To reduce the gap between the critical purposes of CE and CE teaching practice, we need to understand the conventions of CE that go beyond the explicit will and intentions of teachers (Estellés and Romero 2019; Bougher 2014; Fischman and Haas 2012). For this reason, the present study aims to explore the CE understandings that remain beyond ideological discrepancies and civic engagement. This study was conducted with preservice teachers enrolled in a Spanish public university, and it addresses the following key questions:
  • What are preservice teachers’ political ideologies and levels of civic engagement?
  • Which understandings of CE are shared by preservice teachers with different political ideologies and levels of civic engagement?

3. Methods

3.1. Research Design

This study used an explanatory sequential mixed-method design, which implies “collecting and analyzing first quantitative and then qualitative data in two consecutive phases within one study” (Ivankova et al. 2006, p. 4). The aim of the quantitative phase was to provide a general understanding of preservice teachers’ political ideology and civic engagement (i.e., to answer Research Question 1) and to select a smaller sample for a second qualitative phase aimed at deeply exploring the understandings of CE that seem to elicit more consensus among a group of participants with different political ideologies and levels of civic engagement (Research Question 2).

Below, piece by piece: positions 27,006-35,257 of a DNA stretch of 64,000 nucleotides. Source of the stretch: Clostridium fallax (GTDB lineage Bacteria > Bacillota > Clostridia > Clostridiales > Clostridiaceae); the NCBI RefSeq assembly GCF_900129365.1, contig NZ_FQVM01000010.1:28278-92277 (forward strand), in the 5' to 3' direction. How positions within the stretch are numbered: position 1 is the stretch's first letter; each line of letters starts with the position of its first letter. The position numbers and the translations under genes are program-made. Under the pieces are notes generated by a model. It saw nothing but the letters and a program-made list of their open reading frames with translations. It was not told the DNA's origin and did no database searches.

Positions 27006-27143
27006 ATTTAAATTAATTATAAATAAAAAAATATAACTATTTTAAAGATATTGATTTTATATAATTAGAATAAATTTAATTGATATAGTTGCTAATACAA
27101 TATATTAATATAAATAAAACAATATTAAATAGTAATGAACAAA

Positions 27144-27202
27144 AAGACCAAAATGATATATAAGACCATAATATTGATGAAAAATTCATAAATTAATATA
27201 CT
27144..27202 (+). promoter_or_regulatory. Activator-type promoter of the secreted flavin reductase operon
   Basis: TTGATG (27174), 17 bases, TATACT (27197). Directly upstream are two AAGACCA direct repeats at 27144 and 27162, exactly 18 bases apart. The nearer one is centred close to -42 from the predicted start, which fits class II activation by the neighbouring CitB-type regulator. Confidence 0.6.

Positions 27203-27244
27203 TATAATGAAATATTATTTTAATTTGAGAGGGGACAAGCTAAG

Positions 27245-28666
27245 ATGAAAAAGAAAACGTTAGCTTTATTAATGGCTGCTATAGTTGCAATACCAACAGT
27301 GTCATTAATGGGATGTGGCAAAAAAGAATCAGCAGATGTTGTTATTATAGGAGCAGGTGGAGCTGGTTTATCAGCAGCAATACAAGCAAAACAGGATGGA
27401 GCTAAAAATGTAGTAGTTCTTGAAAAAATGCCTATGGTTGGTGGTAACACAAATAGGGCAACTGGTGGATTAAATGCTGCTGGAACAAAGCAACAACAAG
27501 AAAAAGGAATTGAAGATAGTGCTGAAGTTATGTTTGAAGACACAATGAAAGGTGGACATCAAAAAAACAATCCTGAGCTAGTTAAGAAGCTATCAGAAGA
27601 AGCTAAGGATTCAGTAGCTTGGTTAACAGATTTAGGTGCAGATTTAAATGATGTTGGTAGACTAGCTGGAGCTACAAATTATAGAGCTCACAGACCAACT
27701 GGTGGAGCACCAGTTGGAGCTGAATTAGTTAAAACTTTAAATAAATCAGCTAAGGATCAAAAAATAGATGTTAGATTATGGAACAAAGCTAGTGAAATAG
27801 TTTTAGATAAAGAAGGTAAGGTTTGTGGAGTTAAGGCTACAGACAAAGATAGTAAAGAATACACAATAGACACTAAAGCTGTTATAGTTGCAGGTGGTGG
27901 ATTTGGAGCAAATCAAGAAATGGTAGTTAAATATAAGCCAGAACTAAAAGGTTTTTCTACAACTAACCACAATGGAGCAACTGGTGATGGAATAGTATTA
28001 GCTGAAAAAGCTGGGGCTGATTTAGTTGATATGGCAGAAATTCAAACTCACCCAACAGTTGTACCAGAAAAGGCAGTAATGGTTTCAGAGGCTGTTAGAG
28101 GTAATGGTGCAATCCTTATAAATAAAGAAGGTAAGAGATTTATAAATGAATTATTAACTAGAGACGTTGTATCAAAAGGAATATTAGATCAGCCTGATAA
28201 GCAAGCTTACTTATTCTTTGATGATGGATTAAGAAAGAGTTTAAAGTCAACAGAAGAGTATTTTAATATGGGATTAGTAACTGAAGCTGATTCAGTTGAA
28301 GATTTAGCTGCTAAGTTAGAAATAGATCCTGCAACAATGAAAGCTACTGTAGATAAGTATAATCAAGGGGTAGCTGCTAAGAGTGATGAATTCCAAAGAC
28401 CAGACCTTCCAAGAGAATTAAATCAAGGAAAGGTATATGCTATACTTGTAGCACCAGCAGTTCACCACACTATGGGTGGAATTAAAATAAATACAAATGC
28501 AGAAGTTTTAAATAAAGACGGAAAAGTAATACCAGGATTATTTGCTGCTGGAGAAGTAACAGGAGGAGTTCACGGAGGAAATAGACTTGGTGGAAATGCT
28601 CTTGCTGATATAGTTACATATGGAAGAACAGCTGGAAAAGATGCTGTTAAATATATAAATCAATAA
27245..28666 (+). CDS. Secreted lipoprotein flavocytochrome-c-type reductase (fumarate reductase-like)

3.2. Study Context and Participants

The study was conducted in a Spanish medium-sized public university that offers early childhood education and primary education teaching programs. An independent sampling approach for each phase of the study was used (Curry and Nunez-Smith 2015).
For the quantitative phase, participants were selected using a simple random sampling. Microsoft Excel software was used to conduct the random selection. The inclusion criterion used was part-time or full-time enrolment in the early childhood education or primary education teaching programs. The target population of the study was 1335 students enrolled in the previously mentioned teaching programs during the 2017/18 academic year. In order to have sufficient statistical power to detect the associations of interest, a sample size of n = 299 was obtained from considering a 95% confidence level, a precision of 5%, and a variance of 0.5. After determining the sample size, a 10% loss rate was applied, resulting in a final sample size of 334 participants. Finally, a total of 324 student teachers agreed to participate in the study.
For the qualitative phase, as the aim was to explore common understandings of CE among preservice teachers with different political ideologies and levels of civic engagement, the authors selected a purposeful sample from the quantitative strand. Participants from the different categories related to their political ideology (liberal, moderate, and conservative) and level of civic engagement (low, moderate, and high engagement) were chosen. Selection criteria were also established to include preservice teachers from both teaching programs (early childhood education and primary education), all levels (from first-year to fourth-year students), and a representative proportion of sexes. The total number of preservice teachers who participated in the qualitative strand (n = 27) was based on the achievement of saturation (O’Reilly and Parker 2012).